• @HotLicks: It's possible that there has been some influence in both directions in terms of sense and spelling.
    – herisson
    Commented May 21, 2017 at 18:41
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    Another supporting citation: merriam-webster.com/grammar/usage-of-whale-wail-wale
    – Steve
    Commented Jan 17 at 6:19

The two term are easily confused because of their pronunciation:

Whale vs wail (and wale):

  • A whale is a large marine mammal, one of the larger cetacean mammals that has flippers, a streamlined body and a blowhole. Whale may also be used as an adjective to signify something outstanding or impressive. Whale is also used as a verb to mean to thrash soundly, to beat upon, or to go fishing for whales. The word whale is derived from the Old English word hwæl.


  • A wail is a high-pitched cry of grief, anger or pain. Wail may be used as a noun or a verb, related words are wails, wailed, wailing, wailful, wailfully, wailingly, wailer. Wail is also used by American Jazz musicians to mean to play well. Wail comes from the Old Norse word væla, which means to lament.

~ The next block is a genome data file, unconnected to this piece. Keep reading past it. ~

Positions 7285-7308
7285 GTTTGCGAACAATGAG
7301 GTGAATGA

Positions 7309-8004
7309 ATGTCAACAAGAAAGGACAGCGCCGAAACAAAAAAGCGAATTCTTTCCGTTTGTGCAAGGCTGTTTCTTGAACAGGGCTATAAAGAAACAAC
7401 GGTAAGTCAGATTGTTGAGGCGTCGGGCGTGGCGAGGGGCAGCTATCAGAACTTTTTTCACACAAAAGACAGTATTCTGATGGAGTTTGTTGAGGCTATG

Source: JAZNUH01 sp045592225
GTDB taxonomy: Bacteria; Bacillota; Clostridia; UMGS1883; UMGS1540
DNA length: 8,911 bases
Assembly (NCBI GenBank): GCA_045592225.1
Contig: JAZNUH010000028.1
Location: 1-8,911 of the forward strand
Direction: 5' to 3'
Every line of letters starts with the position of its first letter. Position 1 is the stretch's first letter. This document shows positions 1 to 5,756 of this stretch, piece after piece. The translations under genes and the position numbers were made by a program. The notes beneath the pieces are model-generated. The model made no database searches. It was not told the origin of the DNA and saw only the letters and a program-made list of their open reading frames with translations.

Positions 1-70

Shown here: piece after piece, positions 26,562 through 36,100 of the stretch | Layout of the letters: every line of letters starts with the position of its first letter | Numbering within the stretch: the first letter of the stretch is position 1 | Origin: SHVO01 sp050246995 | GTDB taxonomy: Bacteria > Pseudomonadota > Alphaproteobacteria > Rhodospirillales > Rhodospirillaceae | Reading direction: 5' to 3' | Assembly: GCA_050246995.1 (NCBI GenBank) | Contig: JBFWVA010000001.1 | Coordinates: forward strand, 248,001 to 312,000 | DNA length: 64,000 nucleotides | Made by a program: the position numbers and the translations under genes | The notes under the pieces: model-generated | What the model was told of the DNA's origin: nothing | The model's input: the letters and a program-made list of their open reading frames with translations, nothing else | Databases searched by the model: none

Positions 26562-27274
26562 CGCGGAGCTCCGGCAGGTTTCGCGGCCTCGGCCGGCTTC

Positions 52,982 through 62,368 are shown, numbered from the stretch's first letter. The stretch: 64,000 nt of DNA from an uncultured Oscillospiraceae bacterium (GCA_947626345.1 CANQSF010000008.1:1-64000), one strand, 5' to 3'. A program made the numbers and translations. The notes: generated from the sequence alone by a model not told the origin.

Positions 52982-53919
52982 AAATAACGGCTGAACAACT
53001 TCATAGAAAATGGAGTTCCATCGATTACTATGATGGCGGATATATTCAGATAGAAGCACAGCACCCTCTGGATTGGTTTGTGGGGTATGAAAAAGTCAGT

(The Grammarist)

to Whale on:

To strike or hit someone or something repeatedly and forcefully;

  • thrash someone or something: The street gangs whaled on each other until someone called the police.


  • You might also talk about waling meaning to mark with welts as with the stroke of a whip.
    – Jim
    Commented May 21, 2017 at 17:38
  • @Jim - the third homophonic verb is explained in the attached link from the Grammarist.
    – user66974
    Commented May 21, 2017 at 17:40
  • Being that the focus in your answer is on the similarity in pronunciation, were the pronunciations more similar in pre-vowel shift times, or is this expression to young for that to apply? Considering the etymological history presented by yourself, I would assume the latter not to be true.
    – Canned Man
    Commented May 22, 2017 at 15:27

You "whale" on a person, when you thrash them.

You "wail" on a guitar, when you just thrash.

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    Not sure why this was downvoted. I find it helpful. // fectin, if you can add some documentation, your answer would be strengthened. Commented May 22, 2017 at 3:57
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    I'm guessing the lack of support for the answer is probably why it was downvoted.
    – V2Blast
    Commented Sep 29, 2021 at 22:13